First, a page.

If you need further proof that this summer brings lucky weather, just ask how the bees are doing.
The Yampa Valley is full of different types of bees and different types of beekeepers, from hobby hives to small businesses and hives that become commercial operations. No matter how many hives a beekeeper keeps, their main job is to carefully monitor how the bees are doing.
And it looks like the native bees are doing really well this year.
“One thing I’ve really learned is to be patient,” said Kim Thompson, a local beekeeper. “You can’t rush when working with bees and processing honey; you just need to rest and be with the bees.”
Currently, Thompson has five hives. According to him, how much honey is produced depends on the year. With good moisture this year, Thompson is seeing good honey yields.
Last year, Thompson’s hives produced 22 gallons of honey. He knows he’ll get more than last year because he’s only halfway through the harvest and already has 17 gallons.
“I’m in the harvest right now,” Thompson said. “I had to pull some honey a little earlier this year because they released it really well.”
Cathy White, a self-proclaimed backyard beekeeper with a hobby hive, said there was a ton of pollen this year with all the humidity. This is his second year with the nest.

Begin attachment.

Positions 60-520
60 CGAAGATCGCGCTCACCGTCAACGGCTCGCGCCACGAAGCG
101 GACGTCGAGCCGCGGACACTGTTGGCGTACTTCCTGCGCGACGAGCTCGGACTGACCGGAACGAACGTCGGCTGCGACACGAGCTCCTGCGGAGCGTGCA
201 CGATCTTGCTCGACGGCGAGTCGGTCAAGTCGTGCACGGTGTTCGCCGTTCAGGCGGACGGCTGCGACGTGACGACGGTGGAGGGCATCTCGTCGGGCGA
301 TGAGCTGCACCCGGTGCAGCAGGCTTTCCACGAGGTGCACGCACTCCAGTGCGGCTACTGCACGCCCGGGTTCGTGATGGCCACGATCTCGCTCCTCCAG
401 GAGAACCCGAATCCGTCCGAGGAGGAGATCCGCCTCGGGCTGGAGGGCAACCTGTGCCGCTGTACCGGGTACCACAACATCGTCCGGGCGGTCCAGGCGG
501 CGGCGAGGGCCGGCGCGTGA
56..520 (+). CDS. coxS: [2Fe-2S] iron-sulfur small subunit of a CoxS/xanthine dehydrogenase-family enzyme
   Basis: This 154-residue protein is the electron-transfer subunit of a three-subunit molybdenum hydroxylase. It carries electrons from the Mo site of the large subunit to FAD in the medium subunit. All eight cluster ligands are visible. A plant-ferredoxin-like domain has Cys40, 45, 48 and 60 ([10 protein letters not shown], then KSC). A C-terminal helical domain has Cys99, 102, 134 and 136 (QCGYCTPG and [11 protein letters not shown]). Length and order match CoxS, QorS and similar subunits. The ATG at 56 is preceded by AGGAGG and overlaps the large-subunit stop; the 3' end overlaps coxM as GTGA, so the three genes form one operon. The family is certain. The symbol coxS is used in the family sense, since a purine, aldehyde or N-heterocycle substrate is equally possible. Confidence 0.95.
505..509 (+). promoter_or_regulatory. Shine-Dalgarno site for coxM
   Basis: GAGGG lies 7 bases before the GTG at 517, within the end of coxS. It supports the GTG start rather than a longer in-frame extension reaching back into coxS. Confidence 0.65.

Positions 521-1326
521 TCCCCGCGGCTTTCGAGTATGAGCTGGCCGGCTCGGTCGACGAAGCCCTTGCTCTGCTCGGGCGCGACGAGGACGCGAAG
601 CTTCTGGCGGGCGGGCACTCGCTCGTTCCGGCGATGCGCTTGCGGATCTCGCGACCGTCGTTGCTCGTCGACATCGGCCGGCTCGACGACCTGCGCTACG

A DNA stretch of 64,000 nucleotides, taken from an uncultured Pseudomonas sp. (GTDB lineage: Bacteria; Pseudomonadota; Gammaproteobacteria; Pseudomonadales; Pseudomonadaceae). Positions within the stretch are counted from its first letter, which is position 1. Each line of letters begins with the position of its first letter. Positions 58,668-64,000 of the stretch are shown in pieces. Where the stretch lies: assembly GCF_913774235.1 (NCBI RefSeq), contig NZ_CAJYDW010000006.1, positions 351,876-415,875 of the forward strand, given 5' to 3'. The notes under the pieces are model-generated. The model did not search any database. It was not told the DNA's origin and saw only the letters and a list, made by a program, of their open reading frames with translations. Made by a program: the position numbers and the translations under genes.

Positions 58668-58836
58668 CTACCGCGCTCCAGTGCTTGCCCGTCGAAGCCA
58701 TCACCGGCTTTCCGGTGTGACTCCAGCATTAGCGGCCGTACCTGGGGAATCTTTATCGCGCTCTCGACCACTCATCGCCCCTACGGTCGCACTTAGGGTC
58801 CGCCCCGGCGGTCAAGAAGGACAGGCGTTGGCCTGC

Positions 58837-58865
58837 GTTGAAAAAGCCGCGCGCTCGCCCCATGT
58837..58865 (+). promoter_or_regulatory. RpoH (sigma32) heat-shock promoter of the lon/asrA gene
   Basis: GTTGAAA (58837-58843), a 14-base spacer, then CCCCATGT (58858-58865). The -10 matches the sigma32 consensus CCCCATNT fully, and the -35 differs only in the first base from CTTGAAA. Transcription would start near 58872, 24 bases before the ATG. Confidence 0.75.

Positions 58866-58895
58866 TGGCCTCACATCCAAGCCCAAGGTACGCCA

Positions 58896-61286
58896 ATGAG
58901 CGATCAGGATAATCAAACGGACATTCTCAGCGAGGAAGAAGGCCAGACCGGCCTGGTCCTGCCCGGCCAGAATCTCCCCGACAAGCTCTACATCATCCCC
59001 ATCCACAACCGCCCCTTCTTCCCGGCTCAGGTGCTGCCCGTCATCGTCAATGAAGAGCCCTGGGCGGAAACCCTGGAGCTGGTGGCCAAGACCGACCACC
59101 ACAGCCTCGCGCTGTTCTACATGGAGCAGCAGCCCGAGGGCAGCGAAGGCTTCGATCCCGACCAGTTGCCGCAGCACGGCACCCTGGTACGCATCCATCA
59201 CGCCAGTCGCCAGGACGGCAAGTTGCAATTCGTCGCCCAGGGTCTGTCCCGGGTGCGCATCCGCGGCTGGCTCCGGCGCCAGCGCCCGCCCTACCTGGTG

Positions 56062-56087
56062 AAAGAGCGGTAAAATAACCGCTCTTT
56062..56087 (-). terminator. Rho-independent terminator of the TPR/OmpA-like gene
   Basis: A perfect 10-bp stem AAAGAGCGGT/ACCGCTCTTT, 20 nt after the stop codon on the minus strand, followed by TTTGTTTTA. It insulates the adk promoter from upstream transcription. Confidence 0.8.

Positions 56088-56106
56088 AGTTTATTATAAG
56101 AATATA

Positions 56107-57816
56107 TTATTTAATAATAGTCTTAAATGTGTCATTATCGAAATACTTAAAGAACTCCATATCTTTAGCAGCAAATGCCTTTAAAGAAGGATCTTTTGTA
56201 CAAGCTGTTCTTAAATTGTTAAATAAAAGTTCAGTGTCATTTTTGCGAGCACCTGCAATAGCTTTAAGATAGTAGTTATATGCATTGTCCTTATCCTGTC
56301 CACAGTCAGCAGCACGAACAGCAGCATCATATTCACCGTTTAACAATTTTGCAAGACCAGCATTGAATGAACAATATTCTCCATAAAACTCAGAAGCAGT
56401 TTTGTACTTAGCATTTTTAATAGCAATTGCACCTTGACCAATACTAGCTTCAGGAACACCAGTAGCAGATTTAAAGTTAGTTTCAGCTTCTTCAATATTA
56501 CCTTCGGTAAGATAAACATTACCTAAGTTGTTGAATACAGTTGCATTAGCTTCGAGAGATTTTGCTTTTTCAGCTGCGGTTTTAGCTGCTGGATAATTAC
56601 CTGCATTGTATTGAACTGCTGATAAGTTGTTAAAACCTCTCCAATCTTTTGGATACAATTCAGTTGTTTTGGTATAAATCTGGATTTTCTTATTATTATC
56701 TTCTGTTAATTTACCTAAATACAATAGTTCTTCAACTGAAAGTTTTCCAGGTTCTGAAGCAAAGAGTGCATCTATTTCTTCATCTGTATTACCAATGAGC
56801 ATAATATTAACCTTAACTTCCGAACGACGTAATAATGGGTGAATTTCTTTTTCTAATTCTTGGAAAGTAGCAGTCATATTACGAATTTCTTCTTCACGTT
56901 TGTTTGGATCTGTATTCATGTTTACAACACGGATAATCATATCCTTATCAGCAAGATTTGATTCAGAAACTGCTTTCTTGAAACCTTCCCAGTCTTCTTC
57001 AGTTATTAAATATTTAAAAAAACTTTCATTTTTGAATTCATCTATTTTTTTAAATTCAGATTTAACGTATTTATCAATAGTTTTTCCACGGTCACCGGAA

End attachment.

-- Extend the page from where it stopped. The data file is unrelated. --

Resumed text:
According to Thomspo, it usually takes a year to start harvesting honey from a hive. Once a colony is established and has enough honey to fill its main boxes, beekeepers can add superstructures or supers to store excess honey that can be harvested.
White’s first crop has yielded 30 pints of honey so far, and he expects another 20 pints from his hobby hive. White uses the Flow Hive for his bees, a new beekeeping technology that allows hobby beekeepers like himself to start small.
Most modern beekeepers use vertical modular boxes for hives, which require a different process and more tools for harvesting. But caring for the bees is the same with Flow Hives as with traditional Langstroth modular hives, White said.
According to White, the bees will travel two to six miles to collect pollen, and his hives are located about 10 miles north of the city near a natural countryside full of alfalfa fields, wheat fields and native flowers.
“They’re interesting to watch,” White said. “They were collecting two different types of pollen with different colors from different plants.”
Local commercial beekeepers are busy harvesting honey this time of year, including the family-owned Outlaw Apiaries in Hayden, which produces commercial products.
“Our bees are doing better than they have been in the last few dry summers,” said Bethany Baker, owner of Outlaw Apiaries. “Our production is down 70% compared to three years ago, but it’s making up for this year’s more regular rainfall.”
Most beekeepers try to finish their harvest around Labor Day, especially for bees that have stayed through the Colorado winter. According to Thompson, bees continue to collect pollen after Labor Day as they build up their honey reserves for the winter.